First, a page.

COLLEGE PARK -- They were master builders of mass destruction, the chief architects of the 30,000 atomic and hydrogen warheads the former Soviet Union placed on the scales in the Cold War's balance of terror.
Yesterday, these engineers and physicists came to the University of Maryland to make deals, not war.
Speaking to about 50 U.S. corporate and government officials, scientists from Russia's Institute for Technical Physics in the once-secret town of Chelyabinsk-70 -- where two-thirds of the Soviet nuclear arsenal was designed -- pleaded for "foreign partners" for non-military business ventures.
They outlined plans to make and sell everything from titanium wheel rims for sports cars to parquet flooring to special bulldozers designed to move radioactive earth.
"There are a few of our scientists who are becoming real businessmen," said a proud Evgeny N. Avrorin, 50, a slight physicist with icy blue eyes who began designing bombs at the institute in 1955 and is now chief scientist there.
The Chelyabinsk facility, he said, has not abandoned weapons design, but about half its 16,000 employees are now working on commercialprojects. Meanwhile, he said, he has only enough money to pay half the staff.
Western governments once feared that many of the Institute's 5,000 scientists might be recruited by terrorist regimes hoping to build their own nuclear bombs.
So far, Dr. Avrorin said, that hasn't happened and isn't likely to. Instead, he said, many are learning to be good capitalists, despite a freeze on new construction, budget cuts and inflation-ravaged salaries.
But some researchers are clearly going through a difficult period of adjustment. "Safety has been stressed strongly, of late," said a slightly puzzled-sounding Alexander N. Averin, deputy head of Chelyabinsk's Explosion Physics Department.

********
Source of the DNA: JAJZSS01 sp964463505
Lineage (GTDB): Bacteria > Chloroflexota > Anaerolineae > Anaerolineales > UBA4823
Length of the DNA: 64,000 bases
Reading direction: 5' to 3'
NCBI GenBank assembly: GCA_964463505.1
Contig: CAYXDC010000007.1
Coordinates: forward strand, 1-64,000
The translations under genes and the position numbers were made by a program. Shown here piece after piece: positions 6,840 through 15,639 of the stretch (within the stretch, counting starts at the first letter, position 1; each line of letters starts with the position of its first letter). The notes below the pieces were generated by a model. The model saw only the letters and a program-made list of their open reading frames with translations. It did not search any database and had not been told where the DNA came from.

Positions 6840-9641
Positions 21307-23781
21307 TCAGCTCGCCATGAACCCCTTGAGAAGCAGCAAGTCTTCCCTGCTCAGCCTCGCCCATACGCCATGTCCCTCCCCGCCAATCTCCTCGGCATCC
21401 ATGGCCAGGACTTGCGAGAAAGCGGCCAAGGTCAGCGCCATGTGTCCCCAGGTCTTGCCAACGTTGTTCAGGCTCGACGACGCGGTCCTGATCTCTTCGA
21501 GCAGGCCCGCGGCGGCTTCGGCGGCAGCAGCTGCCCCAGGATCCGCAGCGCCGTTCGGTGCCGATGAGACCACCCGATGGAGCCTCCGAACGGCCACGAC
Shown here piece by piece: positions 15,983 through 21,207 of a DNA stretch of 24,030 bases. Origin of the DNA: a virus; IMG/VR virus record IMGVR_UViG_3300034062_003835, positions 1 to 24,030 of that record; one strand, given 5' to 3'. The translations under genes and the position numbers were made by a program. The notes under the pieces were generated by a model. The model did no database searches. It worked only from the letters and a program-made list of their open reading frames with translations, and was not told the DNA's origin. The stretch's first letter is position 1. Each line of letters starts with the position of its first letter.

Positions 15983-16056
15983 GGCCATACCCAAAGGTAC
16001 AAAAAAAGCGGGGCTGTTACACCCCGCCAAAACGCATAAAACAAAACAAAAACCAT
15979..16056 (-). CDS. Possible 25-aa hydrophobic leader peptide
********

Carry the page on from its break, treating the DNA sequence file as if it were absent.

The explosives expert also told the conference that it was hard to find non-military uses for his research, outside of some highly specialized applications.
One of them, curiously enough, is arms control. The institute is designing technology for blowing up Soviet tanks being dismantled as part of weapons reductions agreements, in a way that conserves expensive explosives and preserves the scrap value of the metal.
Dr. Avrorin, meanwhile, lamented that the accident at the Chernobyl nuclear power plant has made it difficult for the institute's scientists to use their expertise in nuclear physics to build and sell devices that employ radioactive materials, such as machines that sterilize food.
"There is widespread radioisotope phobia," he said.
Most of the institute's manufacturing efforts are more mundane. Officials said they plan to make titanium wheel rims for sports cars using precision rolling mills once used to fabricate bombs. And they plan to use ultra-high-compression technology, designed for shaping explosive materials, to press wood chips into parquet flooring or fuel pellets.
The Institute also plans to make the fiber-optic cable needed for an ambitious effort by a consortium of Russian organizations to begin building an advanced-technology telephone and cable television system. The country now has one-seventh the number of telephones per capita in the United States.
Skeptical U.S. communications specialists at the College Park conference pointed out that such an advanced system would be too expensive to build in this country.
But Anatoly Y. Barulin, an institute physicist helping organize the project, said it would be much cheaper in Russia, where about half the population of 150 million lives in high-rise apartment buildings.
The three-day conference, sponsored by the University of Maryland's Center for Post-Soviet Studies, was designed to put Dr. Avrorin'sgroup and other top Russian scientists in touch with executives of America's high-technology firms. It ends today.
But few executives were there. The crowd was dominated by engineers and scientists from private-sector research centers, such as Bell Laboratories, and from various arms of the U.S. government, including the United States Arms Control Agency, and the Congressional Office of Technology Assessment.
Some participants said U.S. officials are still suspicious that the Russians might use profits from Chelyabinsk's ventures to underwrite weapons work. But Dr. Avrorin said most scientists are eager to begin working on civilian projects.
Not everyone at the conference was skeptical. Hans Bethe, who supervised the theoretical physics division of the Manhattan Project, which developed the atomic bomb during World War II, was impressed.
"I think Avrorin is a man that can be trusted," the scientist said.